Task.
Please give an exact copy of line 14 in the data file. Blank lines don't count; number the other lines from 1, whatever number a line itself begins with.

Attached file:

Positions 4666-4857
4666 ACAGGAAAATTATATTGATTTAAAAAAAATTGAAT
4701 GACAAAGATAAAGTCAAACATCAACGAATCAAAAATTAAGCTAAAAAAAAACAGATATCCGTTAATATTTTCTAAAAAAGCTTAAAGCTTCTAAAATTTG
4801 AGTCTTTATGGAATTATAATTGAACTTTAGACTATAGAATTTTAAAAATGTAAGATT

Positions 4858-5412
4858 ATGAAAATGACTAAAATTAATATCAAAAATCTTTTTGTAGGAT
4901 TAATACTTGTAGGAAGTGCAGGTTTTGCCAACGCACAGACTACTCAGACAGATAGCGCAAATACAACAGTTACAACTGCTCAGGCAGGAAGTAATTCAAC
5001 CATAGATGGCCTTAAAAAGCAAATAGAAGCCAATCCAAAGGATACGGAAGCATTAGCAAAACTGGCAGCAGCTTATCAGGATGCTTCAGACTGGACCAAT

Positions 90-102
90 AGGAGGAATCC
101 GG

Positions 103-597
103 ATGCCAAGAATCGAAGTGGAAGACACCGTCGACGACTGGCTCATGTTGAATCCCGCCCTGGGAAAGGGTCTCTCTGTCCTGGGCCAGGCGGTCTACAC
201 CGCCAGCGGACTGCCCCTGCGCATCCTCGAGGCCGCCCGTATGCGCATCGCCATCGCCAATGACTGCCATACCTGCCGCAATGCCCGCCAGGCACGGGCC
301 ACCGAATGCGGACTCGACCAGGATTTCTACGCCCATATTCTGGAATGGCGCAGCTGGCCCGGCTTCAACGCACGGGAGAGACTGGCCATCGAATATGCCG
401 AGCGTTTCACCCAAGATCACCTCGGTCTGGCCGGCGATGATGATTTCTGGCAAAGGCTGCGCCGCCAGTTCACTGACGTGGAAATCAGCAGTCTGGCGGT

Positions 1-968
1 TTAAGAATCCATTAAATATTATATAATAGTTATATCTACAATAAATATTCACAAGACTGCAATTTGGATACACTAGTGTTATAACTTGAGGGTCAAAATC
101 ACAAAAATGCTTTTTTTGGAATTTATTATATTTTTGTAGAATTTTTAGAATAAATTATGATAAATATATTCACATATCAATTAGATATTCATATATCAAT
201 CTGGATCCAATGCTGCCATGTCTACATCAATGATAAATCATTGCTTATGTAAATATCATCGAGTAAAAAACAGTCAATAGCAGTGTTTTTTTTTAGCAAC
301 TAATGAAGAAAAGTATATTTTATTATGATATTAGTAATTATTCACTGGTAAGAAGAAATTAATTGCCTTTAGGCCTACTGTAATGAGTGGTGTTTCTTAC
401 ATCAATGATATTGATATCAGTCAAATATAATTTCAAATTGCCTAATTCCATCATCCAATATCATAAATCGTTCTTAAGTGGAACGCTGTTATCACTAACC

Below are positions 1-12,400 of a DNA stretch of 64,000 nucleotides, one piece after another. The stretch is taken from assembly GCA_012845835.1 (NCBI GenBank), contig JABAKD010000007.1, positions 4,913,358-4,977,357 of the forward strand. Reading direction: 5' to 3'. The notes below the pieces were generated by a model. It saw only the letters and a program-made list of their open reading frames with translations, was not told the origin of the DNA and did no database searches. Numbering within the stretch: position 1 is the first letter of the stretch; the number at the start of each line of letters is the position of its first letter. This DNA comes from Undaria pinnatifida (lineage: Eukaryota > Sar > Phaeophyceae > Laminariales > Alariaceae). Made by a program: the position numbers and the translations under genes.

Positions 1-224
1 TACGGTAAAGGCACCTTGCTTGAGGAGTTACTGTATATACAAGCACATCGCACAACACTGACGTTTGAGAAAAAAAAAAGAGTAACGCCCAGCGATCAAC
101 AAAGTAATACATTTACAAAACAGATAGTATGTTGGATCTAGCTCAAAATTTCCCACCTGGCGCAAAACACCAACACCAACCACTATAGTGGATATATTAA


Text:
201 CGCCAGCGGACTGCCCCTGCGCATCCTCGAGGCCGCCCGTATGCGCATCGCCATCGCCAATGACTGCCATACCTGCCGCAATGCCCGCCAGGCACGGGCC